"Hello. I'm Anna REEs, and I'm Laurin Vogel bomb, and our show foodstuff all about these islands history and culture food entering is relaunching as saver re along with our super producer Dilling Fagin are hitting the road to find the stories behind all the things we like to eat and drink. We will be talking to the culinary creators and eaters of the world to get to the bottom of why we like what we like. And how we can find more of those things on our first trip. We went to Asheville North Carolina a city that pulled itself out of a seventy year, economic depression with beer and food. New episodes will be coming out Wednesday and Friday on apple podcasts. Welcome to this day in history class from how stuff works dot com. And from the desk of stuff you missed in history class. It's the show where we explore the past one day at a time with a quick look at what happened today in history. Hello and welcome to the podcast, I'm Tracy v Wilson. And it's November sixteenth, but battle of Kabul Markelle took place on this day in fifteen thirty two and it's also described as a massacre. This was committed by Francisco Pizarro and his men against the Inca people of what's now, Peru when this happened the Inca empire had just been through an enormous epidemic and a civil war and the epidemic could actually sparked the civil war emperor. Wanna Capac both of his governors and multiple other important leaders had died in this epidemic. And then why not Capac named one of his sons as his successor? But that's son died in epidemic himself before you could even be notified of the decision. And then his father died also before news got back to him about the death of his son. This interrupted the imperial line of succession, and nineteen year old husker went to war against his half-brother out a wealth of both of them being sons of the previous emperor, the resulting civil war went on for four years without a wellpoint ultimately winning this war had just ended. When Francisco Pizarro arrived on the coast of what's now, Peru. He was following the example of her non Cortez's conquest of the Aztec empire. He was planning to take a small force inland and capture outta Wolpe. Hugh Inc of you'd as a divine ruler. That was actually what Cortez had done with the Aztec emperor Moctezuma the second Moctezuma was killed when this happened. Although it's not clear exactly how or by whom Perot and his force of just one hundred sixty eight men took a treacherous mountain road from the coast inland to Markelle, which is where auto Alpa was in camped. The city itself was almost empty with Ottawa's force of between forty thousand and eighty thousand men not far away. Once they got into the city Perot concealed his men in buildings that were arranged around Marcus central square, and then they invited out while but to have a meeting with them the night before this meeting Ottawa Alpa had held a ceremonial dinner. To celebrate his victory over his half. Brother, and this dinner went on late into the night in involved, lots of intoxicating beverages. So when he entered marker the next day he was carried on a litter with about seven thousand retainers, and they weren't necessarily at their best. Most of them were also unarmed because they were not coming there with a fighting force or with any idea of having any kind of battle at Wolpe was a divine emperor. He expected to be treated that way. By this visitor to his empire inside the city out of wealth. But was greeted. By a fryer. You talked to him about Christianity and also delivered a Spanish document that was called the requirement. The requirement was meant to inform indigenous peoples that Spain had given its representatives the moral religious and legal rights conquest. Of course, the requirement was often delivered in Spanish, and that was often the language that the people they were talking to did not speak. There was though an interpreter in Markelle that day. During this exchange with the friar the friar had a bible and sources really differ about what happened, but they all end up with the bible on the ground either having been knocked down or thrown or dropped. And when that happened Pizarro's men burst out from hiding, and they massacred nearly all Abbas retinue and they took him prisoner because ours foresaw almost no casualties in this. Well, Ottawa Alba's force being mostly unarmed were just massacred outta Wolpe was designed as prisoner until July twenty six fifteen fifty three when he was put on trial after there were allegations that he was mounting an attack force. He was executed. Pizarro attempted to use the emperor's that followed a Welte as Pepe DHS, although one of them named Manco Inca ultimately rebelled against Spain and established a completely separate Inca capital two. Buck Amari is considered to be the last Inca emperor. And he was executed on September twenty four th fifteen seventy two less than twenty years after out of wealth is executing. You can learn more about this in the April fourth twenty eighteen episode of Steffi missed in history class called hallmark and the end of the Inca empire. Thanks to Casey, Peter. I'm in Chandler maze. For their audio work on his show. You can subscribe to this day in history class on apple podcasts, Google podcasts. And wherever else you get your podcast, and you can tune in tomorrow for a murderous castle. I'm Katie golden. I studied psychology and biology at Harvard, and I pretend to be a bird on Twitter in my new podcast creature feature. We've you nature in men from a new perspective each episode Eskin comedian to get inside the minds of animals, so we can explore the startling connections to human psychology. You'll find blood bents and treachery that make game of thrones seemed like a dumb chauffeur babies. Join this every Wednesday and subscribe on apple podcasts or on the iheartradio app or wherever you podcast.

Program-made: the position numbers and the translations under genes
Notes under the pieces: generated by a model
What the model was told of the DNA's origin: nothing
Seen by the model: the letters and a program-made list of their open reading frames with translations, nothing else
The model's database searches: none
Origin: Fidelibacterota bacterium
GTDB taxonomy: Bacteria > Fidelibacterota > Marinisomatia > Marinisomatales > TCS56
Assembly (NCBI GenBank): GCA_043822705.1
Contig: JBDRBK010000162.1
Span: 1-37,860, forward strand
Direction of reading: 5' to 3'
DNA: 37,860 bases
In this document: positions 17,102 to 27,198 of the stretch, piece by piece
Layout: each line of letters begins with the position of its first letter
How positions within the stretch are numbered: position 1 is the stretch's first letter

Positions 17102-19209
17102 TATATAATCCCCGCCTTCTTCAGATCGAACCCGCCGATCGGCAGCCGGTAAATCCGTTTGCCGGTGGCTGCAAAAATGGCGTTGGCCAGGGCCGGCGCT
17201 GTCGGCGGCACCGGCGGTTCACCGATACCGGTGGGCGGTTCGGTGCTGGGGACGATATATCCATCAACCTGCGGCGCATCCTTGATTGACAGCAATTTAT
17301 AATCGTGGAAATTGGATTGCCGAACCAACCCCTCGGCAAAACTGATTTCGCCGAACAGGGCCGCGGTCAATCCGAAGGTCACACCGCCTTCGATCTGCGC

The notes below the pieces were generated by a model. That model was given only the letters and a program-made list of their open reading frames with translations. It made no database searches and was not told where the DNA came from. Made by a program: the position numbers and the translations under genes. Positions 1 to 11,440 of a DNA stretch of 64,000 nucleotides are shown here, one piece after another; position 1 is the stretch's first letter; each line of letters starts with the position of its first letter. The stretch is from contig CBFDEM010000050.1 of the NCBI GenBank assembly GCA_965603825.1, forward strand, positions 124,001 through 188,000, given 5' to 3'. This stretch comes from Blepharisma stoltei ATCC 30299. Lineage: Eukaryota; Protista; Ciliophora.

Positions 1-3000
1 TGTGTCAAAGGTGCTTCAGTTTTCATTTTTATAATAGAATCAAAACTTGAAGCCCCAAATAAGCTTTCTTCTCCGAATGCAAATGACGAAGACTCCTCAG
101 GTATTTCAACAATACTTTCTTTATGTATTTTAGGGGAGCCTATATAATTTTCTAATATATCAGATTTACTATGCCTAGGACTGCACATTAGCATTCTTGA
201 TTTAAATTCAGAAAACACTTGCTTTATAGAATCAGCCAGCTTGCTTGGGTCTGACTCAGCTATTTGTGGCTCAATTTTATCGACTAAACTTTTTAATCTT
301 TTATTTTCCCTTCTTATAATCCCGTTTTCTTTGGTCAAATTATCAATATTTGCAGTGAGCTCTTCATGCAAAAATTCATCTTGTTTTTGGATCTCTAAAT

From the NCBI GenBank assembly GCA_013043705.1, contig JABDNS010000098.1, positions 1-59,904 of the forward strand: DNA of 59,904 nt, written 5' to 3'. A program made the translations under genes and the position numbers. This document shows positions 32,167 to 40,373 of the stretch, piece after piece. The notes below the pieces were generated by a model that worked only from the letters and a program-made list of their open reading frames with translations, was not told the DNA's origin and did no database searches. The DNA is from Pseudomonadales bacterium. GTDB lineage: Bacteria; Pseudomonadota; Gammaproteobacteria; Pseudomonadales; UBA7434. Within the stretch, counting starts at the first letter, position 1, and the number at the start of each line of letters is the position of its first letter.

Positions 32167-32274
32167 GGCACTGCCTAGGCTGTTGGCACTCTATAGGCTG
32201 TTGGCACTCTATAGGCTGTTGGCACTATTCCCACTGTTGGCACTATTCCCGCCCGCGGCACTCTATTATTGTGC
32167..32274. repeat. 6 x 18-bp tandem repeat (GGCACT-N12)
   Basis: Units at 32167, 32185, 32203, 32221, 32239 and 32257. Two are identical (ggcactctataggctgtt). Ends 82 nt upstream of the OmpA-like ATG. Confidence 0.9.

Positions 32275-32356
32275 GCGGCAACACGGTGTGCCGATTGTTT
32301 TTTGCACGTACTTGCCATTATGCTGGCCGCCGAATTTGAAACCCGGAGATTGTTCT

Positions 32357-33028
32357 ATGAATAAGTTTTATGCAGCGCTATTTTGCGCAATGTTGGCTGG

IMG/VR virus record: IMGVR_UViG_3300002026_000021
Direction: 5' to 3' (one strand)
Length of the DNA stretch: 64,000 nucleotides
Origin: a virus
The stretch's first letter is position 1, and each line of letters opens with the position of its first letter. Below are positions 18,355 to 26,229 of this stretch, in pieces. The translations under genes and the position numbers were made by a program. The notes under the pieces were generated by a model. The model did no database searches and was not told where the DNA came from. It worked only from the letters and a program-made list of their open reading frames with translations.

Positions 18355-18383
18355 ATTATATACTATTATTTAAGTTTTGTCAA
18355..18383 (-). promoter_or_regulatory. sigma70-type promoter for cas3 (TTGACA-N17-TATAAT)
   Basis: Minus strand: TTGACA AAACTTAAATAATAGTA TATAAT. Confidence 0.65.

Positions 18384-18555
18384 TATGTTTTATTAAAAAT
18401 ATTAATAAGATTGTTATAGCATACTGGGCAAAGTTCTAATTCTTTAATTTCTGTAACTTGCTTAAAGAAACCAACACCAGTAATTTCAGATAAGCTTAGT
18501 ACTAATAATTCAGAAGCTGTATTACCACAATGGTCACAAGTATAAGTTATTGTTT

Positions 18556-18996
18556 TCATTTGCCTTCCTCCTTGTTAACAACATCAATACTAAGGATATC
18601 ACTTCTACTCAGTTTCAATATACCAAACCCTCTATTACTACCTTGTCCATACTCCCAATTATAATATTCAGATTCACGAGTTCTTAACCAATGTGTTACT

Francisco Pizarro Wolpe apple Cortez Peru Markelle Spain Perot Asheville Wanna Capac North Carolina Kabul Markelle Anna REEs Dilling Fagin Capac Laurin Vogel Ottawa Alpa producer